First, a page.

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Maybe it was the fear of the single digits. Maybe nine just had a bad vibe.

Where everyone -- including us -- predicted the release of Windows 9 today in a press briefing by Microsoft, the Redmond, Wash. giant pulled a fast one and skipped up a version to Windows 10.

Of course, there's little shock in the announcement because it is, in fact, an announcement regarding Windows. Speculation pretty much included nothing by Windows talk. Although we did ponder the idea of an Office update.

But Microsoft even told us last week, "On September 30, we will be providing an update on what’s next for Windows and the enterprise.”

Trying to Remain Relevant

So here it is, Windows 10, announced by Microsoft in the press briefing and on its website. This new version for Microsoft could be a deal-breaker, according to analysts.

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David Johnson of Forrester Research said before learning of the "10" name, that "there is a lot riding on Windows 9 for Microsoft in the enterprise."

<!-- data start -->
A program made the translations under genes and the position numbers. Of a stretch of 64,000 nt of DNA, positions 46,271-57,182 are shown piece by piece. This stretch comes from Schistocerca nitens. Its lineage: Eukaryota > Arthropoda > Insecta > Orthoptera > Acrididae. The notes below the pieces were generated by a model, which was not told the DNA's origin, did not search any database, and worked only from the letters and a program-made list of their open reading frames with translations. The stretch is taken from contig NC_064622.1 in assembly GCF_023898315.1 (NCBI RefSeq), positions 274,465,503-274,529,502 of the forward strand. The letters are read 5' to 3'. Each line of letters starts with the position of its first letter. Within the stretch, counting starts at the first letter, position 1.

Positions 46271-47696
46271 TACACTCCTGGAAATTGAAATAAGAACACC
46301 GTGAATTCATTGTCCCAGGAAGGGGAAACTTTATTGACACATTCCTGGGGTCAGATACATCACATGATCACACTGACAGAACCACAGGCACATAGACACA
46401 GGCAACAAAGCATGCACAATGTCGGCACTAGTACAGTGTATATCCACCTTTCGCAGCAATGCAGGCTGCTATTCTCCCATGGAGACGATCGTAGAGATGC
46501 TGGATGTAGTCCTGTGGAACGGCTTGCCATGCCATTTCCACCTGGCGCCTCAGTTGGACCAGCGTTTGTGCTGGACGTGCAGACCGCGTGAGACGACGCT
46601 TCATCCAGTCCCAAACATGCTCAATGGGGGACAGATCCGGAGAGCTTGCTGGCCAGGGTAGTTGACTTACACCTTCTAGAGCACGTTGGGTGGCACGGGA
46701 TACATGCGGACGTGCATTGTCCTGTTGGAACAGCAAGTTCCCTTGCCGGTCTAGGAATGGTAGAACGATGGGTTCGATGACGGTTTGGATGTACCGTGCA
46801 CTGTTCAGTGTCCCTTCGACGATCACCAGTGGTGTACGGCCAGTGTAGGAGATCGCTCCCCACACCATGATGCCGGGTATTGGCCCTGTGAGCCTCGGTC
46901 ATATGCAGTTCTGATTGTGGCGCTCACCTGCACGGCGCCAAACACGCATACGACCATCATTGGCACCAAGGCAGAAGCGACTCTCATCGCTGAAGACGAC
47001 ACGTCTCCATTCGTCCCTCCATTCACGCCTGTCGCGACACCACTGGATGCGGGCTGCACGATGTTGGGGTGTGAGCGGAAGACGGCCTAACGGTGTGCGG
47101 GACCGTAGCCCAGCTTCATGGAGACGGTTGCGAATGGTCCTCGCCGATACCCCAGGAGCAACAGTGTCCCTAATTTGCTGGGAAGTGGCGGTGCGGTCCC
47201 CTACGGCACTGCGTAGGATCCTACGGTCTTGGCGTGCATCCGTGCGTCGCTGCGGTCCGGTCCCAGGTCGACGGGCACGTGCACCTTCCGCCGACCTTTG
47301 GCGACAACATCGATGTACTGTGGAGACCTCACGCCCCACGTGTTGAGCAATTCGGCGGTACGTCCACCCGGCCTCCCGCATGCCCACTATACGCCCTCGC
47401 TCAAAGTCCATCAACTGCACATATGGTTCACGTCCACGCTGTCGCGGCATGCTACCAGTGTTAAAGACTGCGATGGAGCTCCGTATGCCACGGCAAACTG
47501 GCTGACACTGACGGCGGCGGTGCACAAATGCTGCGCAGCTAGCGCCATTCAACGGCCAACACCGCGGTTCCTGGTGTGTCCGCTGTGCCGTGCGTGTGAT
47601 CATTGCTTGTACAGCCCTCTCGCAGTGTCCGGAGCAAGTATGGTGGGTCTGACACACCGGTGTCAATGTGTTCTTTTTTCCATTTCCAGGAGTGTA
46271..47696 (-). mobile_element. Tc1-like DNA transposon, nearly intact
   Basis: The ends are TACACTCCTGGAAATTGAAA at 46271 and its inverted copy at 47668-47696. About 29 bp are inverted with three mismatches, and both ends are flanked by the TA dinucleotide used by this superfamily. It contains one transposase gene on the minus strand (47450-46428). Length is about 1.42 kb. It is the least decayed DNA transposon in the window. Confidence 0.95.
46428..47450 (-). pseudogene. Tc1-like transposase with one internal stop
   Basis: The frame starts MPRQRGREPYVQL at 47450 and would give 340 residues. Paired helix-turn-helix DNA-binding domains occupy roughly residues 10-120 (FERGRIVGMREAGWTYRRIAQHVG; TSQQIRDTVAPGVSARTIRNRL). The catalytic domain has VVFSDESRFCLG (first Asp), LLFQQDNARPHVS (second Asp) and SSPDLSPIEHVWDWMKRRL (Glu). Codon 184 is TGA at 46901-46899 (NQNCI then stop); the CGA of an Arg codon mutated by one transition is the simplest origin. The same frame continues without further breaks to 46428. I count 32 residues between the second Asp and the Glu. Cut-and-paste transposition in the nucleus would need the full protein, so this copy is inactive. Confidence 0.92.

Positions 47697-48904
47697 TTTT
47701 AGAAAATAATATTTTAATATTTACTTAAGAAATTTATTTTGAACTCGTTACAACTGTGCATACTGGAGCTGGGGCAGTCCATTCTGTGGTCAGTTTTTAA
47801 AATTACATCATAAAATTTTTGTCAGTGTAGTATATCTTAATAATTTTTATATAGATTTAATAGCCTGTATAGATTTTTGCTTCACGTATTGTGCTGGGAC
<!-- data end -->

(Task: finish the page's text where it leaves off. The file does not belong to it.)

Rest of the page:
He pointed out that only about one in five organizations offer Windows 8 PCs to employees right now.

"And with Windows 7 extended support running until January 2020," Johnson added, "Microsoft needs to give enterprises reasons to move to a new version before it becomes a crisis. Whether or not Windows 9 is a success lies in whether users will actually gain more freedom or more constraints when they use it every day for work. Much will depend on where Microsoft chooses to draw the boundaries between enabling IT control and promoting employee autonomy."

Forrester's Frank Gillett added that "Microsoft must show that it will be much easier to upgrade and update Windows, that the new OS will be easier to learn and use for traditional PC users than Windows 8, and that they've preserved mobile capabilities.

He called it a "tall order for Microsoft."

"They have to reinvigorate Windows in order to remain relevant in the mobile- and cloud-first world that it is aiming for," he added. 

Title image by Kichigin / Shutterstock.